An A330 Voyager at Brize Norton during 2014. Other aircraft of the RAF's transport fleet, the C-17A Globemaster III and C-130 Hercules are in the background
An A330 Voyager at Brize Norton during 2014. Other aircraft of the RAF's transport fleet, the C-17A Globemaster III and C-130 Hercules are in the background

The station is home to approximately 5,800 military staff, 1,200 contractors and 300 civilian staff.[4] The station accommodates the RAF's strategic and tactical air transport and air-to-air refuelling fleets, operating the Lockheed C-130 Hercules, Boeing C-17 Globemaster III, Airbus A400M Atlas and Airbus A330 MRTT Voyager.[4] The A330 is operated by AirTanker Services under the Future Strategic Tanker Aircraft contract.[58] AirTanker also operates service to RAF Mount Pleasant, Falkland Islands, on which civilian passengers can book tickets.

Civilian passengers had been permitted on flights to and from RAF Ascension Island with reservations handled by AW Ship Management, with some customers doing package deals combined with the RMS Saint Helena, which travelled between Saint Helena and Cape Town, South Africa until the opening of St Helena Airport to passenger flights.[59][60]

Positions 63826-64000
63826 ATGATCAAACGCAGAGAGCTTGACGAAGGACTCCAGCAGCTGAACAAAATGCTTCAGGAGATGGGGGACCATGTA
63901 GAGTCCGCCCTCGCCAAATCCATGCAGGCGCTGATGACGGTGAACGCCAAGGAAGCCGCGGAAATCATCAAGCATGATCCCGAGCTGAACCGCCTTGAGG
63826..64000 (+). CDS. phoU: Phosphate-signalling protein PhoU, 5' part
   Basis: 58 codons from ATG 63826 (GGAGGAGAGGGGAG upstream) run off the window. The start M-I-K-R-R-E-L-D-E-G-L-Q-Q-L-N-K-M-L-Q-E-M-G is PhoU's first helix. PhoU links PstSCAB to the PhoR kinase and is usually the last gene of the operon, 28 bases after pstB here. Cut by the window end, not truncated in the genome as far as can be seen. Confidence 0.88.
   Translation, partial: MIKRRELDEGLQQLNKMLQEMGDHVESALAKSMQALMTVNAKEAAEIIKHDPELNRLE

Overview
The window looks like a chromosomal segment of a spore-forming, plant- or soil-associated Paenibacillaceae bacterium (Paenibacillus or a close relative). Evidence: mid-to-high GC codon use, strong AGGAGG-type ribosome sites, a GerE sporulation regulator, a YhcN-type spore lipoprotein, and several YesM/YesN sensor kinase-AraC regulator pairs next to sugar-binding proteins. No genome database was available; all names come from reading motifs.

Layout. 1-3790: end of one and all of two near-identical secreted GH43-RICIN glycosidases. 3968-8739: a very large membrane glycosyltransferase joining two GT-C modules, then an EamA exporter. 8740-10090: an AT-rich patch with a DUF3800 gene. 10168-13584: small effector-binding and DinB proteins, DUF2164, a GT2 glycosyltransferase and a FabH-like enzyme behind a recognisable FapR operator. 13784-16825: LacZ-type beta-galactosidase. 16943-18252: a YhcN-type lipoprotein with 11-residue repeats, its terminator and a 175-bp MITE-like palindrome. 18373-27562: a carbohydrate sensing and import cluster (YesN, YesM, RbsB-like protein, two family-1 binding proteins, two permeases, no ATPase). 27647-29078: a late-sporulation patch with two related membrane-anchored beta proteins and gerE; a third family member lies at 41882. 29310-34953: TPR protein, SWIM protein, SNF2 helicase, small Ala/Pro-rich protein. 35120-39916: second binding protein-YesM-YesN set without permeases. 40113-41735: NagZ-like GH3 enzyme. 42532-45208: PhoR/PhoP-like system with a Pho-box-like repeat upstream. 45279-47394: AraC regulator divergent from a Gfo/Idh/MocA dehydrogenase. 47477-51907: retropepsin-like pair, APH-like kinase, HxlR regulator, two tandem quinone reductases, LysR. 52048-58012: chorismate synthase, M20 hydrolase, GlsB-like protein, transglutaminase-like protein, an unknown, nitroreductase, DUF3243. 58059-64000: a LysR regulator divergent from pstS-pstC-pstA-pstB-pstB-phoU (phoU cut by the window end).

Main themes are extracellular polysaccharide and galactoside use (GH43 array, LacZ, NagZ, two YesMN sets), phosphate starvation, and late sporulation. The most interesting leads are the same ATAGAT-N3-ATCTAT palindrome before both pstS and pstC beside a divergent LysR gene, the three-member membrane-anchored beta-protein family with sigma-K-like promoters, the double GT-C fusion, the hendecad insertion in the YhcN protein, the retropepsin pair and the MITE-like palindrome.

Expeditionary Air Wing

No. 38 Expeditionary Air Wing was formed at Brize Norton on 1 April 2006 and acts as a deployable command and control headquarters to support Air Mobility Operations.[61]

Supported units

The station is home to Joint Air Delivery Test and Evaluation Unit (JADTEU) – a tri-service unit that tests and evaluates air transportation methods,[62] No.1 Parachute Training School RAF – a training school for airborne forces[63] and No 1 Air Mobility Wing – an air combat support unit on high readiness to deploy specialist movements personnel worldwide.[4]

Based units

Flying and notable non-flying units based at RAF Brize Norton.[4][64][65]

Previous units

No. 216 Squadron operated the Lockheed Tristar from Brize Norton between 1985 and 2014
No. 216 Squadron operated the Lockheed Tristar from Brize Norton between 1985 and 2014

A partial list of units previously based at Brize Norton.


Station badge and motto

Brize Norton's badge, awarded in January 1968, features a knight's helmet with two blue ostrich feathers against the backdrop of an arched castle gateway. The gateway represents the station's role as the hub for UK troops and transport aircraft departing on worldwide operations. The helm represents the military personnel carried from the station.[68]

The station's motto (Transire confidenter) is in Latin and translates into English as Pass through confidently, again acknowledging the station's gateway role.[68]

Gate guardian

Unlike many RAF stations, Brize Norton does not have an aircraft on display as a gate guardian. In October 2017 however, a sculpture by local artist David Harber was unveiled to mark the station's 80th anniversary. Named Gate Guardian, the metal sculpture depicts a globe circled by four of Brize Norton's aircraft, an Atlas, a Voyager, a Globemaster and a Hercules.[69]